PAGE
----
The pound’s bounce back against the dollar this year means the exchange rate hasn’t been so favourable since the Brexit vote in June 2016, which is great news for house-hunters across the pond. But before you start browsing for your dream Disney home, here are some reminders about Florida’s real estate market

Picking your property
Florida is a leading tourist destination, which means much of its property market is geared towards second or vacation homeowners. So first think about your preferred location and environment. Most UK buyers opt to buy in a gated community, where communal facilities typically include swimming pools, a gym and clubhouse, located in the popular ‘Golden Triangle’ area of central Florida, close to Disney and Orlando Airport. Communities, often ungated, within neighbourhoods can also be referred to as subdivisions.

Disney vacation home ideal for holiday lets

On a larger scale, golf resort ‘communities’, such as ChampionsGate or Reunion, are built around golf courses and within them have a selection of smaller gated communities, as well as restaurants and retail outlets for the homeowners.

In terms of property type, choice ranges from condominiums or ‘condos’ (typically the equivalent of an apartment in the UK), townhomes, villas and single family homes (single-storey, open-plan houses). Recent years have seen a rise in hotel-style vacation resorts in central Florida, where owners have the option to enter their property into the developer’s leaseback or rental scheme, enabling it to be used by holiday tour operators. Facilities at these resorts are comparable to full-blown hotel resorts – many have their own mini water parks!

Realtors and the MLS
Unlike the UK, Florida and the wider USA uses a system that gives all real estate professionals, known as ‘realtors’, access to all properties on the open market in their area. It’s called the Multiple Listing Service (MLS). This means that as a property-hunter you really only need to choose and work with one realtor, who becomes your ‘buyer agent’. They will be able to show you every property available that matches your needs in your chosen neighbourhood and when the time comes, guide you through the conveyancing process.

In contrast to estate agents in the UK, realtors in the USA must be certified and be members of the National Association of Realtors (NAR), which makes for a more regulated and arguably safer buying process. Realtors undertake regular training, can opt to take specialised courses in all areas of real estate and pledge to work to a high ethical standard.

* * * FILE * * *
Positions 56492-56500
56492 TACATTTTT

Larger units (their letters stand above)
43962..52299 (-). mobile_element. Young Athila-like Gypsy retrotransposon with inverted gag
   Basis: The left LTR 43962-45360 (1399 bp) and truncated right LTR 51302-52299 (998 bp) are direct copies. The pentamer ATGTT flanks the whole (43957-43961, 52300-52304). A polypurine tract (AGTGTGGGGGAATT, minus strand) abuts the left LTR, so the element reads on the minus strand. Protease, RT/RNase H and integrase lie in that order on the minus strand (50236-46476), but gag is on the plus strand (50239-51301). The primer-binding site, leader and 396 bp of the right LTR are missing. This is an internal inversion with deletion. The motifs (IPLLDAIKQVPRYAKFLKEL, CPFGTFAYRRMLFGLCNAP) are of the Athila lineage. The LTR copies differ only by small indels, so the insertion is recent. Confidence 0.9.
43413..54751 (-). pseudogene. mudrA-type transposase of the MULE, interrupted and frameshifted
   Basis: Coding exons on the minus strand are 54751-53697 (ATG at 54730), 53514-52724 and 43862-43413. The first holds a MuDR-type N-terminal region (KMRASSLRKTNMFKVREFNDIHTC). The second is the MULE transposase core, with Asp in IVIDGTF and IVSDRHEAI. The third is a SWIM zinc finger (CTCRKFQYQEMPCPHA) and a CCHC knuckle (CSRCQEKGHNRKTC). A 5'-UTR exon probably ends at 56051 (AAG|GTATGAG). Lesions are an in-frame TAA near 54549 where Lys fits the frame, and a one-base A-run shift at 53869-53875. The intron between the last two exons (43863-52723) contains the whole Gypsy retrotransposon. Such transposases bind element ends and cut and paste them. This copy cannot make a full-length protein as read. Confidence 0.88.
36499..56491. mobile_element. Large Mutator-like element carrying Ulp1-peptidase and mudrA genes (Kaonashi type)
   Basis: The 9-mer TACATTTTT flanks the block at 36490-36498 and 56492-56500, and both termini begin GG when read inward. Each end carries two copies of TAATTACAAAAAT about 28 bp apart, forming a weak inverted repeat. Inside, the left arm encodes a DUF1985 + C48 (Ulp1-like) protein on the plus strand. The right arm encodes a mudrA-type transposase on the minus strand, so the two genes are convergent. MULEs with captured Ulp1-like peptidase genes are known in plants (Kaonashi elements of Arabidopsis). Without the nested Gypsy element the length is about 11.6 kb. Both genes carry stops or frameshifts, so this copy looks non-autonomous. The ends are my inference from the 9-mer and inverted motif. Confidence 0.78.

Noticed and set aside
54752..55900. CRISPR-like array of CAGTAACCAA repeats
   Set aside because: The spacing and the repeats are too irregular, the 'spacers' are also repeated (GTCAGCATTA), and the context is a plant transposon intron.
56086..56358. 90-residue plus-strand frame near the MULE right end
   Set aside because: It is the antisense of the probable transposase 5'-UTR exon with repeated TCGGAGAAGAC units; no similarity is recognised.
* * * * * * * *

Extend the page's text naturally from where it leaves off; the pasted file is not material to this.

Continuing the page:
Could this be your dream Disney condo?

The Homeowners’ Association
Every community and subdivision in Florida will have a homeowners’ association (HOA), comprising a group of owners within the community. The HOA’s duty is to ensure the community and its owners operate according to the standards stated in the community’s covenants. The HOA also decides how much owners pay each year towards the running and upkeep of communal facilities, so-called HOA fees. As a rule, large communities with multiple facilities will have higher HOA fees than smaller ones with more basic facilities. When viewing properties, keep an eye on how well kept the communal areas are.

Get real about rentals
It is common for homeowners in Florida to rent out their property to holidaymakers when they’re not using it – the extra income helps to cover running costs. If this is your plan, check with your realtor that holiday lets are allowed at any properties they show you. Why? In Florida, this type of letting is only allowed in areas that are ‘zoned’ by the county council for short-term rentals (STR). As a guide, only a portion of the four counties in the Disney area is zoned for STR.

Furthermore, a community’s HOA must also give approval for short-term rentals and can set their own rules governing them. As a homeowner, you must have both a Florida state licence and a county licence to rent out your property, and you will also need to register with the tax authorities and obtain an Individual Tax Identification Number (ITIN). Ask your chosen property management company for assistance with these things. As a guide, 30-35 weeks’ annual occupancy should cover all running costs associated with a typical holiday home bought with a mortgage (70-75 per cent LTV) and rented out through a management firm.

Your ongoing costs
Be realistic about what your running costs will be. Owners of a typical home in a Disney community zoned for short-term rentals that is let and looked after by a management firm should expect their overheads to include: HOA fees, licensing fees, utilities, insurance, management fees, cleaning costs, repairs and maintenance, wear and tear on furniture and fittings, accountancy fees, and if applicable, pool maintenance, lawn care and pest control.

Written by Overseas Guides Company.

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